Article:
Currently, one in 10 people block ads in the U.S. Those 34 and younger are more likely to block ads than their older peers, and those with higher economic status are more likely to utilize this technology. Basically, millennials with money are more likely to block your ads—just what every brand wants to hear!
While this may be surprising to some, as a media planner with a digital background, I think this is great news. This technology is going to force our industry to think long and hard about the consumer. Blasting consumers with irrelevant banner ads is a thing of the past. In today’s ad blocking world, the only way for a brand to truly connect with a consumer is to create compelling content and brand experiences. We need personalized messages on personal devices, the consumer actually wants.
Pop up and banner ads vs. native content
Some of my favorite blogs are consciously redesigning their sites in order to remove banner ads. One blogger (bakedbree.com), still does sponsored posts, but noted: “I removed all of the ads on this site. I use this site a lot ... and coming to my own website was frustrating. Ads would pop up, auto play, or were just plain distracting.”
So, will brands and bloggers be able to communicate with target consumers on blogs and certain websites moving forward? Yes, via native content.
Native content is a true win-win-win. The reader is more likely to pay attention and can enjoy a less cluttered experience on the site, the brand is able to promote itself and get in front of consumers in more appealing ways, and the blogger still makes money. The same holds true for online publications. I am more likely to read a sponsored article on Buzzfeed or on Boston.com than a banner ad.
A different ad experience on mobile
Although ad blocking has been rolled out across browsers, it is not being used as much across mobile applications, where there is less room for ad clutter. Most in-app ad blockers don’t even work, since many applications serve ads without the use of tagging or ad servers. Brands have an opportunity to connect with their audiences in less disruptive ways than other channels.
Take Pandora, which is accessed by the majority of its users on a mobile device. The platform only serves up one ad at a time and limits commercial “breaks” to just one ad. Additionally, Pandora has come up with its own creative ad product that serves the consumer the choice of ad-free listening in exchange for their attention and time. The sponsored listening product asks users if they would like to listen to one ad in exchange for one hour of ad-free listening. This creates a great user experience and still enables brands to advertise without overloading a user with banners.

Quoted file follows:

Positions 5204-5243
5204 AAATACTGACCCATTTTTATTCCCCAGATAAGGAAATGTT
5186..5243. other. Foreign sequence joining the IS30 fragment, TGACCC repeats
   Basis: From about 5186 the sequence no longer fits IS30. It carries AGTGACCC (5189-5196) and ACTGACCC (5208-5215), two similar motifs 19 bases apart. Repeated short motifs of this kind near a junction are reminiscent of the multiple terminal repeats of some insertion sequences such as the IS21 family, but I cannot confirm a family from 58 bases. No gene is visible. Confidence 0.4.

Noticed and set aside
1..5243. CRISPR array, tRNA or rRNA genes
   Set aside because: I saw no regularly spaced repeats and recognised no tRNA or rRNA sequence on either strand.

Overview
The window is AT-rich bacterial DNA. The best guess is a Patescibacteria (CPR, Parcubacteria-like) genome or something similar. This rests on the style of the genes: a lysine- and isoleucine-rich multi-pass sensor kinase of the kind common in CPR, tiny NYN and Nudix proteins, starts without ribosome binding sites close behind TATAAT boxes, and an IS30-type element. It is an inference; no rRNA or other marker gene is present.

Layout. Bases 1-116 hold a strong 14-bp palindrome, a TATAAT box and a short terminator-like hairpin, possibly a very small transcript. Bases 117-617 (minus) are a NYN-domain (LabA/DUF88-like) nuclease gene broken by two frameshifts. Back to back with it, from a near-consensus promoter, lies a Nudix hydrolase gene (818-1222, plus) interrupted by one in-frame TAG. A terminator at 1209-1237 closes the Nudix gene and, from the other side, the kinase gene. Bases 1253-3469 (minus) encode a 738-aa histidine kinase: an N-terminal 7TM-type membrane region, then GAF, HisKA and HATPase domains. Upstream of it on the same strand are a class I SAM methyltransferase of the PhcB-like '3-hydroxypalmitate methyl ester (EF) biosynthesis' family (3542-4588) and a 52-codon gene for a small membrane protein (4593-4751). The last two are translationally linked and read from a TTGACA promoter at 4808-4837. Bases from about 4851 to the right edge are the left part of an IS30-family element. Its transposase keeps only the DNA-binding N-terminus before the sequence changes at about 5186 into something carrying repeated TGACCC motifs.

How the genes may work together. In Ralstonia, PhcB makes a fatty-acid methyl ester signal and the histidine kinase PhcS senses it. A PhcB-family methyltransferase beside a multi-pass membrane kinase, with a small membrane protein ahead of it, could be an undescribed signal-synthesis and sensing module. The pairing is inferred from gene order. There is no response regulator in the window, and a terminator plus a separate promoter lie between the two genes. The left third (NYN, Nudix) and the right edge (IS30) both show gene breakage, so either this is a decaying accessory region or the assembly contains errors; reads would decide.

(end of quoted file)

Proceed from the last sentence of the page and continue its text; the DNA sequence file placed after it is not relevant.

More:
In addition to native and mobile products, there are certain paid ads that the user chooses to seek out, ensuring a higher level of attention and engagement.
Coke Zero recently launched a campaign that calls on millennials to engage directly with the brand through experiential creative. The company claims that half of those who try Coke Zero are likely to continue purchasing the product at least once a month. With that goal in mind, Coca-Cola created a television ad that could be “Shazamed.”
The viewer is prompted to watch a glass fill up from a Coke Zero bottle in the Shazam app, then is presented with a mobile coupon for a free Coke Zero bottle. This “drinkable” advertising also appeared as an interactive billboard at last year’s NCAA Final Four competition in Indianapolis, where a giant “straw” extended from the billboard to a Coca-Cola sampling station below.
Despite the hype surrounding current ad-blocking capabilities, there are ways to reach your qualified audience through paid media. And while this may be a change for some advertisers accustomed to banner ads, native, mobile and experiential vehicles allow brands to connect with their audiences in a more authentic and less disruptive setting.
Ad-blocking technology is actually helping the digital landscape by encouraging advertisers to create content or experiences that consumers choose to engage with —a better situation for both parties.